1,910 reputation
119
bio website homebrew.stackexchange.com/…
location Minneapolis, MN
age 44
visits member for 1 year
seen 6 hours ago

I am primarily an all-grain brewer, and I mostly brew recipes of my own design. I like brewing at a small-batch scale (2.5 gallons and less) because they allow me to brew on my countertop and more frequently. I can experiment without having to risk ending up with 5+ gallons of a failed batch. My gateway beers into homebrewing were Summit's Extra Pale Ale and Great Northern Porter.


Oct
15
comment What is Fermcap-S and what does it do?
Here is the regulation that limits occurrence of the active ingredient in Fermcap to 10 ppm.
Oct
6
comment How to clean the inside of a refrigerator?
I have found that the gummy stuff in fridges responds well to hot water, and a washcloth or Dobie-brand non-scratch scrubber. After that, I use a vinegar-and-water spray.
Oct
1
comment How does the attenuation limit from mash temperature affect yeast attenuation?
On this topic, I am reading Brewing with Wheat, and I am struck by how the brewers change their mash profile for each batch of grain, knowing that while it all may be wheat, the wheat from one particular farmer is different than the wheat from another.
Oct
1
comment How does the attenuation limit from mash temperature affect yeast attenuation?
This is not a direct answer, but doing a forced ferment test on your wort is highly recommended to determine the attenuation limit for that particular wort.
Oct
1
comment How does the attenuation limit from mash temperature affect yeast attenuation?
Sorry, on the second question, I am not aware of a resource like that. I think it would be hard to put together because you will have variability even if you could keep mash temp stable to laboratory degrees of precision because wort fermentability likely correlates with water-to-grist ratio, mash pH, and sparging technique. On the first question, it seems like you would still have variability -- each yeast cell has its own preferences and limit for fermenting the sugars from the most readily fermentable (glucosse) to more difficult to ferment (like maltotriose).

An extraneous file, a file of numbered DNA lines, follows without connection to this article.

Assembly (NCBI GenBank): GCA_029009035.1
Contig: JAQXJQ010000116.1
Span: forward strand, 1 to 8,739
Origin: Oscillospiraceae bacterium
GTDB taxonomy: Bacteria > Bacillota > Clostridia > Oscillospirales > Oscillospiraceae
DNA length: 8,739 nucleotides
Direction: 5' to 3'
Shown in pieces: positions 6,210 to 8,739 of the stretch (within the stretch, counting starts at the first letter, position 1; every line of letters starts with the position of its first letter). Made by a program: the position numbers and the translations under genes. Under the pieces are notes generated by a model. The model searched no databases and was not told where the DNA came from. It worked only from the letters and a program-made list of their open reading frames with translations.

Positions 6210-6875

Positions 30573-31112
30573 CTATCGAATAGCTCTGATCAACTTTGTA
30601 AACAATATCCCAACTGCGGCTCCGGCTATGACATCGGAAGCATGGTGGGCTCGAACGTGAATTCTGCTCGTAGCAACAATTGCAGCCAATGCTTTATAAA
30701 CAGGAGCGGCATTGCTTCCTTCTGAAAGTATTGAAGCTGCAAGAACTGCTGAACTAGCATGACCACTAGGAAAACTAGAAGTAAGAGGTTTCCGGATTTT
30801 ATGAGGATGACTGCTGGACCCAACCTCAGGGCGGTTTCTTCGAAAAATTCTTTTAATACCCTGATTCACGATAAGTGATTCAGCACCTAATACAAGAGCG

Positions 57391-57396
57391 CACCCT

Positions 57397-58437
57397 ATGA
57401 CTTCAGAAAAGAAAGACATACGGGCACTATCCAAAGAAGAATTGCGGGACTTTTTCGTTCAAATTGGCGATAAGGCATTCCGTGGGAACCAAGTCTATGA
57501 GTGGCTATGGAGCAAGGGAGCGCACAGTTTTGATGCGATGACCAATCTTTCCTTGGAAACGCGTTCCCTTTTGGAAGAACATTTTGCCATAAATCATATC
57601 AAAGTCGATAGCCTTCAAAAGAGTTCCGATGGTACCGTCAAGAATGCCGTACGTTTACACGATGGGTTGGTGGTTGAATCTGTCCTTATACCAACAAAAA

Sep
30
comment How does the attenuation limit from mash temperature affect yeast attenuation?
The attenuation ranges specified for yeast do not apply to your wort. They are merely provided by yeast labs for you to be able to compare yeast strains from the same lab. Those numbers come from fermenting a standardized (for their lab) lab specification wort that may have little bearing on your particular beer. Also many other other factors affect attenuation besides wort, including pitching rate, yeast's health and prior history, yeast strain, availability of yeast nutrients, alcohol level, temperature, and other competing microorganisms.
Sep
30
comment Camping stove as a wort heater
Add to the Cons: it burns through propane like there is no tomorrow.
Sep
30
awarded  Explainer
Sep
29
revised Pot or cooler based mash tun?
corrected spelling
Sep
29
revised Ale is cloudy and really fizzy
added 6 characters in body; grammar
Sep
29
answered Ale is cloudy and really fizzy
Sep
29
revised Easiest low on alcohol homebrew
fixed spelling
Sep
29
comment Easiest low on alcohol homebrew
I think OP is asking for a "method", i.e. how to homebrew all-grain "without much apparatus" with the aim to "produce a 3-4% alcoholic beer from wheat".
Sep
29
answered Easiest low on alcohol homebrew
Sep
29
answered Pot or cooler based mash tun?
Sep
29
revised Efficiently sterilizing bottles
improved post
Sep
29
comment [WIKI] Bottle Sanitizing Techniques - Pros & Cons
Anecdotal evidence suggests that the heating and cooling cycle, especially when repeated, weakens the glass. If true, this makes the risk of glass breakage and resultant injuries another "con" of the baking method.
Sep
29
comment Efficiently sterilizing bottles
Here is link to a post on sanitizing vs. sterilizing.
Sep
29
answered Efficiently sterilizing bottles
Sep
29
comment Efficiently sterilizing bottles
To clear up terminology, Bruclens is a cleanser and sanitizer, and not a sterilizer. Cleaning is removing organic and inorganic deposits from the surface. You cannot effcetively sanitize until you clean. Sanitizing kills 99.999% percent of unwanted microorganisms such as bacteria, wild yeast, and other fungo. Sterilizing is killing 99.99999999% of microorganisms, and is usually done in an autoclave.